Yesterday I had the honour and pleasure to be invited to the second Harvard Business Review Brasil Forum on Corporate Education by my friends at Infinity and Hiria who were hosting and organising this one-day event. Maria was there too, and she both facilitated a Think Tank style workshop as well as hosting two panel sessions in the afternoon.
This event was extremely interesting, as the focus was on looking at both current and future trends, challenges and opportunities in corporate learning, as well as discussing the transformation of organisations in the coming years. The full agenda included a number of talks from CEOs, Presidents and Directors such as Tania Cosentino, President of Schneider Eelectic in Latin America, Armando Lournenzo, Director of Learning at EY for Latin America, Carlos Netto, Director of People Management at Banco do Brasil and Samir Lásbeck de Oliveira, CEO and Founder of Qranio, an award-winning mobile application for e-learning.
One of the most uplifting as well as thought-provoking talks for me came from Marcio Fernandes, President of Elektro, who was discussing the vision of CEOs for future learning, together with Tania Cosentino and Leni Hidalgo, a lecturer on corporative education at INSPER, a leading centre of education and research in the fields of Business, Economics, Law and Engineering, with a base in São Paulo.
The title slide for Marcio’s talk was A New Philosophy of Management: The Happiness of Profit and throughout he spoke about humility many times. As many of you will have seen, I recently wrote an article on the return on investment on humility for business leaders. Marcio told us that there was an open door policy at the regular meetings of directors, whereby anyone could come an speak, and suggest ideas for improvements, cost savings, or any other issue.
The results of this policy speak for themselves. In total, Elektro made cost savings of R$ 100 million (around £25 million) which accounted for around 22% of the cost base. Now I know that people read my blog from pretty much every country in the world, and this may not seem so remarkable. I myself have worked in FTSE100 companies where I had the ability to email the CEO and at O2, based in an award-winning building in Slough, the potential for informal interactions was huge, leading to many rich conversations with directors throughout the day.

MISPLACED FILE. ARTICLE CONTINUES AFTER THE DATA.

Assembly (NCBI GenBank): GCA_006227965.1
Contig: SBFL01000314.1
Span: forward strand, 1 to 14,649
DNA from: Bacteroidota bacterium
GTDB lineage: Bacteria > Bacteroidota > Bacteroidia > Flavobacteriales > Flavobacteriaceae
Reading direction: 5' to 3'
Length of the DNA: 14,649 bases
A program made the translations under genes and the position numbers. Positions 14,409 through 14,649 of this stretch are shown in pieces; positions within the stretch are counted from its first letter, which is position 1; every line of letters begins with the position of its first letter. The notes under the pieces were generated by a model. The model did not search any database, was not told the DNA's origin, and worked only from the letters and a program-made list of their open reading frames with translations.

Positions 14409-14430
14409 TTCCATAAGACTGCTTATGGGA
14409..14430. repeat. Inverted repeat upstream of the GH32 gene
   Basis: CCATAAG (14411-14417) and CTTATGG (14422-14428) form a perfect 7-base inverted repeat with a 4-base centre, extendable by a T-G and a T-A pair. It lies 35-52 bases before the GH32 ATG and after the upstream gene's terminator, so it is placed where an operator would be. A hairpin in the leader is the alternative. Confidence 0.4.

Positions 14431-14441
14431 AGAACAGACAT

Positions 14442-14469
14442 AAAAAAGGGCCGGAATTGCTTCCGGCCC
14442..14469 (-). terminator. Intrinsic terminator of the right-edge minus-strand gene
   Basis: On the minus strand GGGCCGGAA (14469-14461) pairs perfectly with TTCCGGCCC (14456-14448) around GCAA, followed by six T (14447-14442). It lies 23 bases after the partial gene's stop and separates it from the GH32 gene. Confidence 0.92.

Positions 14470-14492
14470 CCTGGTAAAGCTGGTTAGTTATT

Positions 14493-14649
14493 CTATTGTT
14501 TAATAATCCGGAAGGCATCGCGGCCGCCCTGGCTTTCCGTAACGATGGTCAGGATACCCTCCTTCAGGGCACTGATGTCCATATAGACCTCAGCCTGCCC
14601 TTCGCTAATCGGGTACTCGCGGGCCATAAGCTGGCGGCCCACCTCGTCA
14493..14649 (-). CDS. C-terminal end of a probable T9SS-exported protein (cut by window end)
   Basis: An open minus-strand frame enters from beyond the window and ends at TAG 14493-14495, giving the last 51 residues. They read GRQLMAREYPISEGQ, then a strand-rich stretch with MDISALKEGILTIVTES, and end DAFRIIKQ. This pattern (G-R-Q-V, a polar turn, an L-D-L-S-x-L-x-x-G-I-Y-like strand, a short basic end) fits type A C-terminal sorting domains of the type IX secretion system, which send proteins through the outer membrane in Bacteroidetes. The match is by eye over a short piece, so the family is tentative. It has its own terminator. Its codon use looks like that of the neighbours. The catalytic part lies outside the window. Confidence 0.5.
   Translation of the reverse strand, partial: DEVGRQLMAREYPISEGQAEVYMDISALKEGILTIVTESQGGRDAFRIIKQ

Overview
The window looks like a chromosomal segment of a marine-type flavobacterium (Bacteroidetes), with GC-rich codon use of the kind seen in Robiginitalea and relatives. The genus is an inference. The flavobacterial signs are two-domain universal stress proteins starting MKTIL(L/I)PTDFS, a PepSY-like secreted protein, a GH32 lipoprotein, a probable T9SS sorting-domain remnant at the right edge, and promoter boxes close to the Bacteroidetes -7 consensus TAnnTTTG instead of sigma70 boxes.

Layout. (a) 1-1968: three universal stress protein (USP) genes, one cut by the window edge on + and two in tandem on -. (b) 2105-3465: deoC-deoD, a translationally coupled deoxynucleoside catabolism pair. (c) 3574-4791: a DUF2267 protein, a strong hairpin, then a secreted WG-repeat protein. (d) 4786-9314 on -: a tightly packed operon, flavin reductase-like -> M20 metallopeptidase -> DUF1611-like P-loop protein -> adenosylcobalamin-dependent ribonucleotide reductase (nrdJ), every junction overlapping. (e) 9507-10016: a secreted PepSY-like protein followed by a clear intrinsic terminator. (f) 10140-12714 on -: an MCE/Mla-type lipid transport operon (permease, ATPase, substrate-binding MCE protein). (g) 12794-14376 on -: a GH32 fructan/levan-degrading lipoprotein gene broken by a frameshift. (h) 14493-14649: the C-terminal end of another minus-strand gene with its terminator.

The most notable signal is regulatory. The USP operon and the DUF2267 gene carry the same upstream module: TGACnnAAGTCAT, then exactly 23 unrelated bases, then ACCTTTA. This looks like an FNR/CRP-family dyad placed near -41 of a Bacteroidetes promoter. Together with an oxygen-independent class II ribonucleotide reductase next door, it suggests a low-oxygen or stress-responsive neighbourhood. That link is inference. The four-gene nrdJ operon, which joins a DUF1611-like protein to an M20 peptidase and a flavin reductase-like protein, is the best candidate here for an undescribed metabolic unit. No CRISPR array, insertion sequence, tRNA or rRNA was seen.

But Brazil has an extremely pronounced hierarchical societal structure, and only around 30% of companies operate any kind of meritocracy, meaning that this type of idea is not at all common. I have seen many senior directors in leadership positions fail to recognise and acknowledge even staff who are quite senior, but in lower positions than themselves, and this is costing them dearly, both in terms of savings, and also the sustainability of their organisations, in terms of both ecological innovations and the sustainability of the organisation as a network of valued and happy employees.
A related point about the word humility is that it translates into Portuguese as humildade – very similar. However, the sense of the word in Brazil can be quite different, in that perhaps because societal position is so important, the word is often associated with – and potentially gives the sense of – poverty. This is of course the very opposite of what is seen as a quality of leadership, position and status here. So there is a lot of work to be done to help leaders develop humility in the English sense of the word, and before this behavioural aspect can be adopted, maybe we will need to find a new word or concept which is more palatable here to work with.
Overall it was an excellent event, and I would like to thank HBR Brasil, Infinity and Hiria for my invitation. There were wide-ranging discussions as well as presentations, with a great deal of input from the audience as well. Gamification was mentioned and discussed in various presentations, and it is great to see that here in Brazil corporate education and the need for transformation is being placed at the top of many large organisations’ agendas.
I think Maria will also be writing about this event, happiness and transformation from her Brazilian perspective, so look out for that article which I’ll translate into English. Maria too discussed humility in her list of key leadership trends: sensemaking, story telling, mindfulness and human values, and so it was also great to see a number of other speakers mentioning values too, with Armando explicitly stating that “my focus and what I think about a lot is the management of values”.
At the end of the day, what we need is leaders who understand values. Marcio cited Dee Hock (who Maria and I wrote about in Holonomics), and mentioned that at Elektro there are pretty much no rules. When you value others, and others know they are valued, it is amazing what can be achieved. This is transformation. This is sustainability. This is authentic leadership.